It was around 4 p.m. on a rainy Tuesday afternoon when I held the Kum & Go door open for a college-aged man holding a half-dozen cans of Four Loko, a caffeinated, liquor-infused concoction that remains a favorite among college students.
“Stocking up?” I asked.
“Yeah, man,” he replied. “You’ve gotta be ready for the quarantine.”
As Iowans transition to working from home and downtown bars close to the public, recent surveys suggest they are transitioning their drinking habits as well.
According to a recent poll conducted by alcohol.org, 47 percent of Iowans are drinking alcohol while working from home. Of the 3,000 workers surveyed, beer seems to be their primary choice, with 1 of 5 respondents saying they stockpiled liquor before the state’s dine-in restaurants and bars temporarily closed their doors.
Shortly after Iowa Gov. Kim Reynolds closed nonessential businesses, bars, and restaurants that were ordered to cease dine-in service could sell alcoholic beverages with drive-through and carryout orders.
The executive order, which is aimed at bolstering cashflow for affected businesses, applies to any establishment that holds a Class C liquor license. This normally allows bars and restaurants to sell wine, beer, and liquor for consumption on the premises and unopened beer and wine coolers for takeout.
Tom Lally, a sales manager at Okoboji Wines, said roughly half of Okoboji’s sales come from restaurants; although the temporary closures concerned him extensively, he added that individual sales have remained consistent during the COVID-19 pandemic.
“We’re holding steady with our individual sales, which makes me feel confident because you are seeing … restaurants closing their doors for good because of the coronavirus,” he said. “I think that moving forward, curbside pickup and online orders will help save a lot of local business.”
Lally also referenced a recent Neilsen poll that said liquor sales were up roughly 60 percent in March, with a “sweet spot” price of between $11 and $20 for a bottle of wine. As a sales manager at Okoboji, Lally added that he has guided many customers through the exploration of new varieties of wine.
“Everyone has different preferences, and many people are using this time as an opportunity to broaden their palate,” he said. “When times are good people drink a bottle of wine. When times are tough people drink two.”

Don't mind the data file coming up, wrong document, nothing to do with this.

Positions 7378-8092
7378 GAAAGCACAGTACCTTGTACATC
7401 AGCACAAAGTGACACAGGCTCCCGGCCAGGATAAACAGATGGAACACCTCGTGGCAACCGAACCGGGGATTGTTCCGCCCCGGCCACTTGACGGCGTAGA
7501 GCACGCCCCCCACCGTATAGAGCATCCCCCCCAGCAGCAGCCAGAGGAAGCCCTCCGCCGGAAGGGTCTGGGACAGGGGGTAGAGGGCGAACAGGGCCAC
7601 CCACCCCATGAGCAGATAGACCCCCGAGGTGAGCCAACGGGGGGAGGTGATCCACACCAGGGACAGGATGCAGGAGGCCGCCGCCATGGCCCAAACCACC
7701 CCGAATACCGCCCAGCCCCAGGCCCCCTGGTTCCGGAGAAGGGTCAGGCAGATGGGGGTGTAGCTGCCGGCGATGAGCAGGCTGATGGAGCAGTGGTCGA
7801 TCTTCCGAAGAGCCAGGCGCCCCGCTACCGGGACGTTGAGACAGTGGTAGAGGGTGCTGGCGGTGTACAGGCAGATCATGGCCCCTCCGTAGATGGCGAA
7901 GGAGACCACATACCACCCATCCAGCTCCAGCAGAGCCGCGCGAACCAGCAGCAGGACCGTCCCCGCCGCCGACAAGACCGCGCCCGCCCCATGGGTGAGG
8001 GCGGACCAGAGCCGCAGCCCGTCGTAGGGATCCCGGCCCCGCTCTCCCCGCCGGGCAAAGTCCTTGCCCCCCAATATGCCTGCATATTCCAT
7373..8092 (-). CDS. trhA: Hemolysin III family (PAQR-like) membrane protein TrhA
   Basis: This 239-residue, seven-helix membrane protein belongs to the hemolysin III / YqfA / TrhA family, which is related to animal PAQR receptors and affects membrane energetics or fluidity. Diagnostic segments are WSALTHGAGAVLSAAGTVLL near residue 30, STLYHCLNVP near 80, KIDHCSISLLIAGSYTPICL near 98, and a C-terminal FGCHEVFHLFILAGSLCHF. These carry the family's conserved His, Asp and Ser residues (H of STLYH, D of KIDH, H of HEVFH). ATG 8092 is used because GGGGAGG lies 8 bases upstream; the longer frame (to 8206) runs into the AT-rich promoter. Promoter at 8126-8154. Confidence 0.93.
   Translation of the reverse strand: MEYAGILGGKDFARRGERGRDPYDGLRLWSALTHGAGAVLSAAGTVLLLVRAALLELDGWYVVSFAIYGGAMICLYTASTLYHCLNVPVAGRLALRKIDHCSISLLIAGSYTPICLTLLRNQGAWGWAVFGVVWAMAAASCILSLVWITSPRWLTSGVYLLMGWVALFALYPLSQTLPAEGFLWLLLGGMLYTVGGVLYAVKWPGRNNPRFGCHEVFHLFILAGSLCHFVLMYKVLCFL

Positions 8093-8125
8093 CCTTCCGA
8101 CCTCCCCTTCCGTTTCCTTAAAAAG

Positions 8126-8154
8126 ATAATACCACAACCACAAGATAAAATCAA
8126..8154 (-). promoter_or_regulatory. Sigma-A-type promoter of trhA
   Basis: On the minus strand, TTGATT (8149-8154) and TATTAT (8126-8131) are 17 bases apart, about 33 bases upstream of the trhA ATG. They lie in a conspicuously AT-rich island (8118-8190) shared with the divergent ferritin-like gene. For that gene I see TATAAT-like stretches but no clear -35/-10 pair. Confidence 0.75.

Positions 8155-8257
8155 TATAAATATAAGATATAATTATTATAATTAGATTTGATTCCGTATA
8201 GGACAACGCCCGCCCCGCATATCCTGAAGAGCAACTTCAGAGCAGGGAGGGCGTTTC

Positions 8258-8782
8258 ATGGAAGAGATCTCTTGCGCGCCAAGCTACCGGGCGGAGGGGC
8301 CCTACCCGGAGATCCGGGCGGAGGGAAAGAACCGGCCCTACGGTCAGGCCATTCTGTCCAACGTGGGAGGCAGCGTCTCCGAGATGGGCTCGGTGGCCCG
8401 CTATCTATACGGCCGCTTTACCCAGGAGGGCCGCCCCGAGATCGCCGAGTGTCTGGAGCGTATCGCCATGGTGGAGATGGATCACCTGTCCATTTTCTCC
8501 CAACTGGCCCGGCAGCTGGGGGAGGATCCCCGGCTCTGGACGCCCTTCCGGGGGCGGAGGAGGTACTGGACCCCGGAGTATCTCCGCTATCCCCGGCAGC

Doug Alberhasky, manager at John’s Grocery, said the community support he has felt during the pandemic has been moving. As a third-generation owner of John’s Grocery, he added that it has been “inspiring” to see people shopping at local grocery stores for their daily needs, including wine, of course.
“People have been stepping up,” he said. “Our business is unique in the fact that in normal times, a large portion of our business is student-related. With that shifted as students moved home, our liquor and beer side of the business has been fairly consistent.”
To Alberhasky, the realization by many Iowa City residents of the important role local businesses play in the community is of the utmost importance. Paired with this, however, is an equally important realization that supply chains have been as impacted by the virus as the establishments they service.
“Especially for a smaller business, supply chains are so important,” he said. “I hope that when this is all said and done that people may avoid shopping at big-box stores more. When we … first learned that there were cases of the coronavirus in Iowa, that was an ominous day. I’m the former president of the Optimist Club, and I tried to be optimistic but I also tried to be realistic.”
Lally echoed this sentiment, adding that he hopes support for locally owned businesses does not diminish once the coronavirus closures diminish. As for the perfect stay-at-home bottle? He recommends something light.
“A pinot noir or a rose maybe,” he said. “We could all use a little relaxation right now.”